Increasingly crowded space
Recently, we sat down with a friend who operates in the e-commerce enabling space, where he briefly summarized his thoughts as follows: The e-commerce enabling players have become numerous; in Indonesia alone there are at least 30 or so players and counting.
After all, what started out as a business that served brands actually turned e-commerce enabling companies into modern-day media agencies. E-commerce enablers (at least those who are dominant in the space) are increasingly realizing that many brand accounts are simply unprofitable and expensive to maintain (as clients) – turning them towards launching their in-house brands or working directly with smaller, niche brands.
Titans arrived at the party – Has it ended?
There’s zero doubt that Group M and Keppel (via UrbanFox) are playing catch-up, having missed out on a major growth industry of the last decade: E-commerce.
However, what are the factors driving these major players to enter this space all of a sudden? Let’s take a look below.
1. Losing customers (brands) to e-commerce enablers
To be honest, we are surprised major agencies have let this ride for quite some time. Brands have been freely shopping for e-commerce partners rather than relying on their traditional media partners. This led to the rise of e-commerce enablers.
Perhaps it is better late than never. Being able to offer a full suite of services (no matter how inexperienced you might be) helps you retain customers. That’s the bottom-line.
2. Traditional bargaining power shifted hands
The rise of major online marketplaces has placed the bargaining power for logistics demand solely in their hands, instead of traditional distributors (and brands). As such, traditional barriers to entry and relationships between logistics players and distributors have gone down the drain. This trend is clear as day, where Amazon has already been phasing out its major logistics partners.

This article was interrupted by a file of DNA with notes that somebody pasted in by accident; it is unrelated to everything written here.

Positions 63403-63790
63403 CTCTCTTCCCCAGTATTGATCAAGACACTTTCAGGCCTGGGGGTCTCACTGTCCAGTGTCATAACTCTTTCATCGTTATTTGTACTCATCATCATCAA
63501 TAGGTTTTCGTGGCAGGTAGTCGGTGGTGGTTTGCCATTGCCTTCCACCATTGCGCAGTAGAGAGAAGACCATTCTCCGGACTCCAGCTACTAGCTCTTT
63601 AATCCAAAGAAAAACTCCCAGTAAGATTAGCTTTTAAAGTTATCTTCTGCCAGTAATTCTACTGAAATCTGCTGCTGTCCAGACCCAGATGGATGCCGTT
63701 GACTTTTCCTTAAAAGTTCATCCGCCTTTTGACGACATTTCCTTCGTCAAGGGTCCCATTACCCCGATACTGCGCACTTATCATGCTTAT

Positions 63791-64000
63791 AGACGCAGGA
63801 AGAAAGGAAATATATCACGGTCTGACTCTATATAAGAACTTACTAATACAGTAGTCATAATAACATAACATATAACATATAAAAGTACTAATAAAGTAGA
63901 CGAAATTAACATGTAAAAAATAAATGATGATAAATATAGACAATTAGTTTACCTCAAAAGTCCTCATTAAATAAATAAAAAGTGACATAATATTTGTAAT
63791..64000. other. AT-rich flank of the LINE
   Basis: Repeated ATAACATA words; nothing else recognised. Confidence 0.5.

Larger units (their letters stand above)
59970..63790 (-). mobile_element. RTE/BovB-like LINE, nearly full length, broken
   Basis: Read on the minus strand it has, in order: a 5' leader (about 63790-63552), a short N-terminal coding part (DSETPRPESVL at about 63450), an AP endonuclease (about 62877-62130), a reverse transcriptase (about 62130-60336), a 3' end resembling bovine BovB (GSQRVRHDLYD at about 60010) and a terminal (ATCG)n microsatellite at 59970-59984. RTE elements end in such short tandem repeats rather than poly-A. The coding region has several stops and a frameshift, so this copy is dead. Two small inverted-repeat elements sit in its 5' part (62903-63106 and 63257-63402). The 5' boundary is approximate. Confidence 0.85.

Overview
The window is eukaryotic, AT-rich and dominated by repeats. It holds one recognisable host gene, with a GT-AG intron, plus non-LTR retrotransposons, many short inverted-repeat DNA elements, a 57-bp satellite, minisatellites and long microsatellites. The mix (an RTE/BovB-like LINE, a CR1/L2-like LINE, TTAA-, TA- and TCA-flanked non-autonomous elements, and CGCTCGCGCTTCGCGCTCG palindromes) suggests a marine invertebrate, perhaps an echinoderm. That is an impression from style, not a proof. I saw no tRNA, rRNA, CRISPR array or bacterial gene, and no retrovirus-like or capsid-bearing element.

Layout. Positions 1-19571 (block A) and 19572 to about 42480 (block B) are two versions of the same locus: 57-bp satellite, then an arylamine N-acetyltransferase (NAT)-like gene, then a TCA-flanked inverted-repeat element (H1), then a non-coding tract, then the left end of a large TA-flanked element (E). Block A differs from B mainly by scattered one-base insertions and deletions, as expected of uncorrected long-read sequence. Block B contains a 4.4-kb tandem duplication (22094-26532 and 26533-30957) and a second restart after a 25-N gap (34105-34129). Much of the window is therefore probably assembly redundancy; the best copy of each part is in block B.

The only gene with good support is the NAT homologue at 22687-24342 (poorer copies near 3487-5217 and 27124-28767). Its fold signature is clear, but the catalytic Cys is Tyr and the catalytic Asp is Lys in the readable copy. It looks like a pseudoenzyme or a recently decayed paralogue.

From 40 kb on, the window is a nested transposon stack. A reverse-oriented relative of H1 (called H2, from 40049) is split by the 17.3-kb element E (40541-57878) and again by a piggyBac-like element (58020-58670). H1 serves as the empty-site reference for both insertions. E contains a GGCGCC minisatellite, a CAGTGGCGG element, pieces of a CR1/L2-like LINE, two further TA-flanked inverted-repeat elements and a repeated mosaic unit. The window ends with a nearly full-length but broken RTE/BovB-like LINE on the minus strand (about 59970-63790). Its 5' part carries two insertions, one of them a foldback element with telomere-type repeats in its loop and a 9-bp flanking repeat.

In Southeast Asia, Ninja Van and the likes are increasingly gaining dominant positions in last-mile logistics (transportation and smart-warehousing) – with more and more new entrants (Flash Express) who have significant venture fundings, while traditional players are non-existent. It is only a matter of time before they start to own planes and ships. If the new market economy is widely expected to ride on e-commerce, Titans such as Keppel have to start somewhere and soon, or risk fading into irrelevance.
Conclusion: Scorecard for the Titans – If any?
To be really honest, we are not an easy bunch to impress. We had our team carefully study them and admit that it was too early to actually tag a score to their progress. Perhaps, solely based on effort, we can give a commendable grade of C-.
Our sources shared with us that Group M has only just started to put together a loosely strung together team of “e-commerce” experts in recent months, and Keppel (through UrbanFox) had just recently set-up satellite offices in Malaysia and Indonesia. Their team also appear to consist largely of non-heavyweights from the e-commerce space unlike existing dominant players such as aCommerce or N-Squared.
Only time will tell whether a blank check can actually help these Titans play catch-up.
This article is contributed by an industry veteran with more than 7 years of experience in the region’s e-commerce space.